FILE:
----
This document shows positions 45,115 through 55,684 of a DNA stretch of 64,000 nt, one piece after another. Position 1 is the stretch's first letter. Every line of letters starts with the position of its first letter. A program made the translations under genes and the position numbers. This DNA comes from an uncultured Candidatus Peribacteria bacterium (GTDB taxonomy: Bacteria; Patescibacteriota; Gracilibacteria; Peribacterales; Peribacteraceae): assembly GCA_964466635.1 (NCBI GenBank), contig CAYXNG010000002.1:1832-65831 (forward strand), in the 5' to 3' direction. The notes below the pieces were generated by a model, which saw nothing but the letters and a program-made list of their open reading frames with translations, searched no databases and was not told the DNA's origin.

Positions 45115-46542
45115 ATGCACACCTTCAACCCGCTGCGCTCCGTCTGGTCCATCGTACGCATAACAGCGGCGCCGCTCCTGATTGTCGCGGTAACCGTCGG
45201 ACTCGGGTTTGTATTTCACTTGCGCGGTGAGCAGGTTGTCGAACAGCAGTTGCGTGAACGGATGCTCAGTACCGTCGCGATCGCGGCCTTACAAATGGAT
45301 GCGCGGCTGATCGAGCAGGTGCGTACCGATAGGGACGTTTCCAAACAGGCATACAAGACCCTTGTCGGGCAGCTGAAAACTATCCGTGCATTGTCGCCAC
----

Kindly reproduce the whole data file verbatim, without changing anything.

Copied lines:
This document shows positions 45,115 through 55,684 of a DNA stretch of 64,000 nt, one piece after another. Position 1 is the stretch's first letter. Every line of letters starts with the position of its first letter. A program made the translations under genes and the position numbers. This DNA comes from an uncultured Candidatus Peribacteria bacterium (GTDB taxonomy: Bacteria; Patescibacteriota; Gracilibacteria; Peribacterales; Peribacteraceae): assembly GCA_964466635.1 (NCBI GenBank), contig CAYXNG010000002.1:1832-65831 (forward strand), in the 5' to 3' direction. The notes below the pieces were generated by a model, which saw nothing but the letters and a program-made list of their open reading frames with translations, searched no databases and was not told the DNA's origin.

Positions 45115-46542
45115 ATGCACACCTTCAACCCGCTGCGCTCCGTCTGGTCCATCGTACGCATAACAGCGGCGCCGCTCCTGATTGTCGCGGTAACCGTCGG
45201 ACTCGGGTTTGTATTTCACTTGCGCGGTGAGCAGGTTGTCGAACAGCAGTTGCGTGAACGGATGCTCAGTACCGTCGCGATCGCGGCCTTACAAATGGAT
45301 GCGCGGCTGATCGAGCAGGTGCGTACCGATAGGGACGTTTCCAAACAGGCATACAAGACCCTTGTCGGGCAGCTGAAAACTATCCGTGCATTGTCGCCAC